I might mention that it is SOP for staffers to retool their resumes prior to any election for the simple reason that you never know when opportunity will come a’knocking. Elections always scramble things on the Hill with some people leaving for Committee work, others move on to think tanks, with many others taking lucrative lobbying jobs. This kind of churning before an election is not unusual.
As for turnout, there are pundits like Michael Barone who say that the outcome of midterms can be predicted based on turnout from previous election cycles. Barone points out that the Rovian magic formula could turn the predictions of all the prognosticators on their heads:
The slight uptick in Republican percentages in 2002 and 2004 can be explained by higher Republican turnout. Looking ahead to next November, there is reason to believe that the Republican base is turned off—by high spending, by immigration—and may not turn out as heavily. But if so, how much difference will that make?
Polls are not good predictors of turnout—only elections are. Last week, we had a special election in the 50th district of California, whose Republican congressman resigned in disgrace and went to prison. In 2004, the 50th district voted 55 percent for George W. Bush and 44 percent for John Kerry. Last week, the district voted 53 percent for Republicans (there were 14 candidates, the winner among whom goes on to a June 6 runoff) and 45 percent for Democrats. There were only two of them, and the leader, Francine Busby, got 44 percent of the vote—the same percentage as Kerry. That may be 1 percent higher when the last absentees are counted.
Republican turnout was down more than Democratic turnout, but only very slightly. Of course, things may change by November. But it looks like Hypothesis Two is still in force, and if so, Democrats will have a hard time winning control of the House.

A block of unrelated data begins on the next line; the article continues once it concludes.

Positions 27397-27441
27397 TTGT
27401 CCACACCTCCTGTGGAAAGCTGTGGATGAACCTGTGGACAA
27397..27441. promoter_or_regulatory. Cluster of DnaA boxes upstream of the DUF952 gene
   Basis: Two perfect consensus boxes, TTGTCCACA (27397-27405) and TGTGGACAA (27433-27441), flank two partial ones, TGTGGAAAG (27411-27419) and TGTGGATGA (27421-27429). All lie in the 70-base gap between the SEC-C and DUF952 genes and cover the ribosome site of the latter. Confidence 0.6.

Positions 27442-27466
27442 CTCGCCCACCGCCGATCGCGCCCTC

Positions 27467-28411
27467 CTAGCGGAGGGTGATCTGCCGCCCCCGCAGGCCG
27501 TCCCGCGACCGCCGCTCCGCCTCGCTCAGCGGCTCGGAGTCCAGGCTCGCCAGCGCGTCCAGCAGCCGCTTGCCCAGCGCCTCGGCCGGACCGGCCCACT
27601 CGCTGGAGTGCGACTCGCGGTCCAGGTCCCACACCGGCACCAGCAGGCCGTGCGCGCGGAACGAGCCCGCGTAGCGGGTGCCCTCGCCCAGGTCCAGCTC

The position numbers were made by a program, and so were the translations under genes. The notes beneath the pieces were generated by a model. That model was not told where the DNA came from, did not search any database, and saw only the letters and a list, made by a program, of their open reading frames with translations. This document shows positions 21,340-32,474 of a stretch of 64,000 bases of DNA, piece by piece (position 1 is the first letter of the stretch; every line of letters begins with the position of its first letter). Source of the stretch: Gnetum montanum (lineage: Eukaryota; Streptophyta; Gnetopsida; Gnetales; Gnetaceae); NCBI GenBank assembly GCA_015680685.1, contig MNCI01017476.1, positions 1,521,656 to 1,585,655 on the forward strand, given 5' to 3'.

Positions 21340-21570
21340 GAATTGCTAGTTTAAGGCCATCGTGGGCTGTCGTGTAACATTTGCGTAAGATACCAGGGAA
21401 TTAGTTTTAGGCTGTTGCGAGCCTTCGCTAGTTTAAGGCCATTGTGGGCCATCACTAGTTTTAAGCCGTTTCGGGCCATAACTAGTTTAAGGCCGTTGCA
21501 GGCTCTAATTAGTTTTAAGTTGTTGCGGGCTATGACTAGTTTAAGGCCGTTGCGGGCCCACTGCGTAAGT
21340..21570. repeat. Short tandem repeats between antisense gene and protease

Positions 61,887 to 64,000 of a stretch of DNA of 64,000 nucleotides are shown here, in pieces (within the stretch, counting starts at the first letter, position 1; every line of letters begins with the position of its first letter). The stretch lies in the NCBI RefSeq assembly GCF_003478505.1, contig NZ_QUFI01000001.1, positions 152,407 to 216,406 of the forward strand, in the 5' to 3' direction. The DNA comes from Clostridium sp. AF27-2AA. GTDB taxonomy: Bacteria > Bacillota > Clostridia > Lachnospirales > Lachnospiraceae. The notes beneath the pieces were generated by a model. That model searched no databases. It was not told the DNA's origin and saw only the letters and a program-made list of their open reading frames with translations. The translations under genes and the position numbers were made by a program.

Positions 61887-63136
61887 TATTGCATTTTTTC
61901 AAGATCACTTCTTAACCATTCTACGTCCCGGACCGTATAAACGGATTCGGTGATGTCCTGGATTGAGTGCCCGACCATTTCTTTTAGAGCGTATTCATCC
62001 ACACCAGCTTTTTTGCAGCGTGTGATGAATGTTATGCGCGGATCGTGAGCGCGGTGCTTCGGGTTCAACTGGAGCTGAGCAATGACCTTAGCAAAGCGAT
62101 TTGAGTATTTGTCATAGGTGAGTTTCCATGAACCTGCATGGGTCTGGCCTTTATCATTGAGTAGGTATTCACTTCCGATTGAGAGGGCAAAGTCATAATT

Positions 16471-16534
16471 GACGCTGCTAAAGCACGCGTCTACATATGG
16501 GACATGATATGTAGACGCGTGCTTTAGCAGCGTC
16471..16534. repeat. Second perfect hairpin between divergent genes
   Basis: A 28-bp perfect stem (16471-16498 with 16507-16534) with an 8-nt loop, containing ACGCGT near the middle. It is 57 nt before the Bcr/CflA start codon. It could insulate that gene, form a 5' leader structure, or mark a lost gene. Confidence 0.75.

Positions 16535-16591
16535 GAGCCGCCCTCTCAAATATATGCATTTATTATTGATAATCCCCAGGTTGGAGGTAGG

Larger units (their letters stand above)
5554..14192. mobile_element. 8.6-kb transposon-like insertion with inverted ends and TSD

One might note that the Evil One has almost dropped out of sight in recent weeks. This is not exactly true as Rove is criss crossing the country speaking before small groups of GOP activists, bucking up morale as well as laying the groundwork for the most sophisticated “Get out of the Vote” operation in the history of American politics. Can he do it again? Is there one more miracle up his sleeve, one more rabbit in the hat?
Alas, no matter how sophisticated Rove’s GOTV operation may be, you still have to have a base that’s motivated to go to the polls in the first place. It is not at all clear that in many of these “in play” races, that GOP voters could find a reason to support more of the same from incumbents who spend like drunken sailors, pork out with earmarks, and appear to be beholden to a bunch of fat cat lobbyists. A drop off in turnout of even 5% could doom most of the vulnerable Republican candidates.
Democrats on the other hand, energized for the first time in a decade and mad as hornets will almost certainly match and probably exceed their turnout numbers from 2002. And even though they haven’t advanced a single concrete idea on any national issue and continue to shoot themselves in the foot on national security matters, there is a clear sense in the country born out in poll after poll that the United States is headed in the wrong direction. Already, several high profile incumbents have been defeated in primaries, a sure sign of voter discontent. Whether that translates into a Democratic victory in November will not be up to either party because as it stands now, both Republicans and Democrats are hostage to events.
Gas prices, Iraq, inflation, terror plots, the Middle East, and most especially Iran could push and shove the electorate this way and that between now and election day. Since neither party is running on any grand ideas, these events will shape voter perceptions right up until the individual voter walks into the booth.
Most of those issues mentioned above are trending against the GOP which makes their problems even more difficult. On some level, the competence of the President is involved in each of those issues. The Democrats may not succeed in “nationalizing” the election by making Bush a major issue. But you can’t completely eliminate him from the mx either. Bad news on any of those fronts means bad news for Republicans.
With 10 weeks to go, the Democrats are confident and appear to be taking nothing for granted. The electorate seems to be moving their way. And perhaps not even the magic of Karl Rove can save the Republicans this time.